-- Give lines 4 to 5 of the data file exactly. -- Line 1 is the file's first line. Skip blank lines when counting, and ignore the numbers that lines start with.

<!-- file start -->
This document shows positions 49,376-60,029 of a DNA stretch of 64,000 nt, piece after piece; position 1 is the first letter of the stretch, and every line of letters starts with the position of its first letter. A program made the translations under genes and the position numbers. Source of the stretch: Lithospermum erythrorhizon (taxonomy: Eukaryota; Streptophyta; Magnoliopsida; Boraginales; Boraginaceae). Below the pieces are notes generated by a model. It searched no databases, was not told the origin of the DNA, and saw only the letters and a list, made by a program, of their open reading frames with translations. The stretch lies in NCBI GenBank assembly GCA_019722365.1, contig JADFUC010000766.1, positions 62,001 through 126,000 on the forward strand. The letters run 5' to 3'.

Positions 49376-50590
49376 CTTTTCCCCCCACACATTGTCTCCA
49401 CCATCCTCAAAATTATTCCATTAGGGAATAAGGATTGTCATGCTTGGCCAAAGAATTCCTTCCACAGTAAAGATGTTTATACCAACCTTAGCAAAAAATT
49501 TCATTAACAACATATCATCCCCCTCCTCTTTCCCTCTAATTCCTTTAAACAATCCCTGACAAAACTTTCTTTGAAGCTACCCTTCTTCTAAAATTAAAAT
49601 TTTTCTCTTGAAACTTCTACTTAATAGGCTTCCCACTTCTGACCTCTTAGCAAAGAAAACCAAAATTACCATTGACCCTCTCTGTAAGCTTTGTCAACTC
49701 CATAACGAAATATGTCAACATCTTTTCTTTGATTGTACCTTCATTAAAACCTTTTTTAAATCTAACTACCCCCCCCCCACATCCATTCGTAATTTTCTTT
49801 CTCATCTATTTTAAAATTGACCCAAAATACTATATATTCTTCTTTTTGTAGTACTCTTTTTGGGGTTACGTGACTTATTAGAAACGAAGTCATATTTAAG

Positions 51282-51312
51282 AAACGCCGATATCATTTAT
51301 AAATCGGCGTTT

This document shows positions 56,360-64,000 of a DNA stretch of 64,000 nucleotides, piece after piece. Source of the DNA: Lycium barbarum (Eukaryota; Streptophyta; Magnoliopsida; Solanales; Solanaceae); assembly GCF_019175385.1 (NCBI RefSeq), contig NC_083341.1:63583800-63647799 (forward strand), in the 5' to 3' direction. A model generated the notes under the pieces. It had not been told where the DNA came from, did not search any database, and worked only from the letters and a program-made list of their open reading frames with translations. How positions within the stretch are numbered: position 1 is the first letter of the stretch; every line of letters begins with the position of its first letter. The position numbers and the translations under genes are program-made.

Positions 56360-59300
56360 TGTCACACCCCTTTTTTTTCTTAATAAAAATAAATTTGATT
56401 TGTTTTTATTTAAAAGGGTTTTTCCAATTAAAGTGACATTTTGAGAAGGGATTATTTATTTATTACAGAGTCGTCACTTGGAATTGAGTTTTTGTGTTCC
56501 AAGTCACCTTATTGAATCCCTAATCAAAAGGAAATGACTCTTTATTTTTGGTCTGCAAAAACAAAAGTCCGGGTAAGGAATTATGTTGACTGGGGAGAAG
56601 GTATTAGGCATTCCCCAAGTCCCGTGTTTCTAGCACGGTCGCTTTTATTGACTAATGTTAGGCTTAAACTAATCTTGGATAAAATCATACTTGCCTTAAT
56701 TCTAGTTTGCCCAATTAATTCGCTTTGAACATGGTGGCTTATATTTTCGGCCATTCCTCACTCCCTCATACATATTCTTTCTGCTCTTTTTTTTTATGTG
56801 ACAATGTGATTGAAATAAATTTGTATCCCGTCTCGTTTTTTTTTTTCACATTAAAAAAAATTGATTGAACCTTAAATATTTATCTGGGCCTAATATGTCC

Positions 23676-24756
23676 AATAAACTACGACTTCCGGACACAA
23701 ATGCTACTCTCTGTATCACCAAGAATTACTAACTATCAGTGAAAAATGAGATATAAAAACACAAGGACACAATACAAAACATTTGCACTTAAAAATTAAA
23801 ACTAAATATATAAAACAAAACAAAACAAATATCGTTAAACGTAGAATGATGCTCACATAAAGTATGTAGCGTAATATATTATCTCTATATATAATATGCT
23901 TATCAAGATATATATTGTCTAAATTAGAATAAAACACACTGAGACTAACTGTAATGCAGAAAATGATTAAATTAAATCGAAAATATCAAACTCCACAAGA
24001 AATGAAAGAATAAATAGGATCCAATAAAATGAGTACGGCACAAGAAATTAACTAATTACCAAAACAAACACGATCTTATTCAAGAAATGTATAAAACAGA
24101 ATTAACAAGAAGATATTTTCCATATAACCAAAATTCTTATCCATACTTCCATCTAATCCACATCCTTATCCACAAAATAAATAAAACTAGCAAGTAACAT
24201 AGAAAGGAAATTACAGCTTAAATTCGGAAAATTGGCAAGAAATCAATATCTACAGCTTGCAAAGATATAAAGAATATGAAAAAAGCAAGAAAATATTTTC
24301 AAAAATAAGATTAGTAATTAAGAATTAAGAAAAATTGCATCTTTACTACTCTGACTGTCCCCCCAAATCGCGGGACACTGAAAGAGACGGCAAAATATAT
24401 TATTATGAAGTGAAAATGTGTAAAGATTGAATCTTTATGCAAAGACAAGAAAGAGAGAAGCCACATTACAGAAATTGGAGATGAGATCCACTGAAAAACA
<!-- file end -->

49401 CCATCCTCAAAATTATTCCATTAGGGAATAAGGATTGTCATGCTTGGCCAAAGAATTCCTTCCACAGTAAAGATGTTTATACCAACCTTAGCAAAAAATT
49501 TCATTAACAACATATCATCCCCCTCCTCTTTCCCTCTAATTCCTTTAAACAATCCCTGACAAAACTTTCTTTGAAGCTACCCTTCTTCTAAAATTAAAAT